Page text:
The browser you are using is not supported by this website. All versions of Internet Explorer are no longer supported, either by us or Microsoft (read more here: https://www.microsoft.com/en-us/microsoft-365/windows/end-of-ie-support).

Please use a modern browser to fully experience our website, such as the newest versions of Edge, Chrome, Firefox or Safari etc.

Photo of Michiel Op de Beeck

Michiel Op de Beeck

Researcher

Photo of Michiel Op de Beeck

Fungal extracellular polymeric substance matrices – Highly specialized microenvironments that allow fungi to control soil organic matter decomposition reactions

Author

  • Michiel Op De Beeck
  • Per Persson
  • Anders Tunlid

Summary, in English

Filamentous fungi play a key role in the terrestrial carbon cycle as they are the primary decomposers of lignocellulose in soil organic matter (SOM). Fungi secrete a wide range of oxidative and hydrolytic enzymes, and generate radicals through extracellular secondary metabolites to decompose SOM. To study fungal decomposition of SOM, the activities of isolated enzymes are typically studied as proxies for the decomposition activity of fungi. However, extracellular enzymes involved in lignocellulose decomposition are often bound to fungal extracellular polymeric substance (EPS) matrices. This association between extracellular enzymes and EPS matrices affects the activities of the enzymes. Moreover, extracellular enzymes and fungal cells are prone to attack by radicals and proteolytic enzymes themselves. Hence, these seemingly incompatible decomposition mechanisms must be regulated in some way in the fungal extracellular space to allow efficient decomposition of SOM, while preventing damage to secreted extracellular enzymes or the fungal cells themselves. We here review studies investigating the associations between fungal extracellular enzymes and EPS matrices and how these associations affect hydrolytic and oxidative reactions involved in SOM decomposition. Based on the knowledge compiled in the current review, we propose that fungal EPS matrices should be viewed as highly dynamic and functional parts of the fungal extracellular decomposition machinery. We also build a conceptual illustration that describes how the molecular composition and structure of fungal EPS matrices ensure that extracellular decomposition reactions only proceed at the right time and in the right place.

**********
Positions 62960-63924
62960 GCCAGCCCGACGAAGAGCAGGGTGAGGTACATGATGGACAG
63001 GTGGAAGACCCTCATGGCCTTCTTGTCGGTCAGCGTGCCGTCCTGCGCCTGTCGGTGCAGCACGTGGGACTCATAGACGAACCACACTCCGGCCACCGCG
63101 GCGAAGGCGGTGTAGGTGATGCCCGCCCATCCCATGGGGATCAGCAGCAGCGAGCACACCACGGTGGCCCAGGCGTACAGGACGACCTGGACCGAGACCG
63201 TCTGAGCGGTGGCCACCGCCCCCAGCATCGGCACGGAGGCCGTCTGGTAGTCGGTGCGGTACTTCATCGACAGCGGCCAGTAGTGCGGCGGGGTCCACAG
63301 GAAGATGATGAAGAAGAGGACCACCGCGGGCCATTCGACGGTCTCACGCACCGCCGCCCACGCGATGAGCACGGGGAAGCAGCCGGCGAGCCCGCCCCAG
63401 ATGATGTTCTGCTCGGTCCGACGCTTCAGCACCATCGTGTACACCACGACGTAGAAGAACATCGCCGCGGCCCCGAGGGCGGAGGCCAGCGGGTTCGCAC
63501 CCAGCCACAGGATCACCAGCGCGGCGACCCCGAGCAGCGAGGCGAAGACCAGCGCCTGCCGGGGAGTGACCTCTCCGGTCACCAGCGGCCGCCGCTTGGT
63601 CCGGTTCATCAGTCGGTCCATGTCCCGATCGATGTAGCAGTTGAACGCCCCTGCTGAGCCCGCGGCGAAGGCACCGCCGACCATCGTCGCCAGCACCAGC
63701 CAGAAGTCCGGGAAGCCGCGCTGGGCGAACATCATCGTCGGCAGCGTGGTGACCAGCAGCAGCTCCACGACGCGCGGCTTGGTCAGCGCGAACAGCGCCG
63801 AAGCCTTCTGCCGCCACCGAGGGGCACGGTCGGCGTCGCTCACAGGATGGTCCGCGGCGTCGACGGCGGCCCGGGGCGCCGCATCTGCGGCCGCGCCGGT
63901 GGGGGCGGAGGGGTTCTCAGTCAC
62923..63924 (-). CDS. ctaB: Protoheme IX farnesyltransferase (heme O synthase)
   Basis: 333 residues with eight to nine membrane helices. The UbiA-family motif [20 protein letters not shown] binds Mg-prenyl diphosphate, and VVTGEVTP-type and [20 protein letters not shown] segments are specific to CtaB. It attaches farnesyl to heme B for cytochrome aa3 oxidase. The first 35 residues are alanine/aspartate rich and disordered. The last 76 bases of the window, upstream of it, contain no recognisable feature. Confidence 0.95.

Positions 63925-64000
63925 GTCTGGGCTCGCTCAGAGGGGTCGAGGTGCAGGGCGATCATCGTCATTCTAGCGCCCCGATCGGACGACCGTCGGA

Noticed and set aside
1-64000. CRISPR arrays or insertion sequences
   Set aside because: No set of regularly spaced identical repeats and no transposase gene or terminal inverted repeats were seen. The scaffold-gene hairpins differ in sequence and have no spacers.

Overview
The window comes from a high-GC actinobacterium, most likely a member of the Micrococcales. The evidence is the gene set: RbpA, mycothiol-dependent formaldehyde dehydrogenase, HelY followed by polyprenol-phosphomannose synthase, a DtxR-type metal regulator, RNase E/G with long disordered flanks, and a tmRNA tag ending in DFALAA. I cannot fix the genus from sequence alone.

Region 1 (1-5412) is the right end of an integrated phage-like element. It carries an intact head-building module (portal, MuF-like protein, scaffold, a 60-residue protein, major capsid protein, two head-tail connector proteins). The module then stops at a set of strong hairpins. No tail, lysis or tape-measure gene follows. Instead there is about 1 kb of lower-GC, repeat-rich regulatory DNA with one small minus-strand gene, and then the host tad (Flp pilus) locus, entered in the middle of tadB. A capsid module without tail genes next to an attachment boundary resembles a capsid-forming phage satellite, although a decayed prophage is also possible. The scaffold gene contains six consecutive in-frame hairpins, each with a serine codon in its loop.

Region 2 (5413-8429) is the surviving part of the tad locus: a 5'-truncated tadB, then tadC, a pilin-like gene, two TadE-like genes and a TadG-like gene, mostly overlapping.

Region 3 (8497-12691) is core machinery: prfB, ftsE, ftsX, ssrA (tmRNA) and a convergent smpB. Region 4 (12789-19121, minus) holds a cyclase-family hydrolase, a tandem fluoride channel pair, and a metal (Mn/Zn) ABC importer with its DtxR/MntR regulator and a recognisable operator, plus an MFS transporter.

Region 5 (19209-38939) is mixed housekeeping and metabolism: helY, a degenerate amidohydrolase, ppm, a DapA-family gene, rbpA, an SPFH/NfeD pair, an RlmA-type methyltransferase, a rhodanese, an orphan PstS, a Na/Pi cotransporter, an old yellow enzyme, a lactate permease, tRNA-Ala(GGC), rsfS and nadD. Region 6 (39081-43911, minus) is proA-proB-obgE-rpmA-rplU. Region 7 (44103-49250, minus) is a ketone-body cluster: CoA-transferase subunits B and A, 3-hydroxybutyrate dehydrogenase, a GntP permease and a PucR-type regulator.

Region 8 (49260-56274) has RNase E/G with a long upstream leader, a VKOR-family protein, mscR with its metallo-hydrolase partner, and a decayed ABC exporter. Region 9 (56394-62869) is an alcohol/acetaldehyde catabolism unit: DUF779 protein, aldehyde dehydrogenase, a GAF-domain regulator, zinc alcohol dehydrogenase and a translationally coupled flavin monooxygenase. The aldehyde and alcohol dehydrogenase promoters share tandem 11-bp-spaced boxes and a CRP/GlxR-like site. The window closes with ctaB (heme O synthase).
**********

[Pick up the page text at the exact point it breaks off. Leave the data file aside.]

Department/s

  • MEMEG
  • BECC: Biodiversity and Ecosystem services in a Changing Climate
  • Microbial Ecology
  • Centre for Environmental and Climate Science (CEC)

Publishing year

2021-08

Language

English

Publication/Series

Soil Biology and Biochemistry

Volume

159

Document type

Journal article review

Publisher

Elsevier

Topic

  • Biological Sciences

Keywords

  • Decomposition
  • Extracellular polymeric substance (EPS) matrix
  • Fungi
  • Soil organic matter (SOM)

Status

Published

Research group

  • Microbial Ecology

ISBN/ISSN/Other

  • ISSN: 0038-0717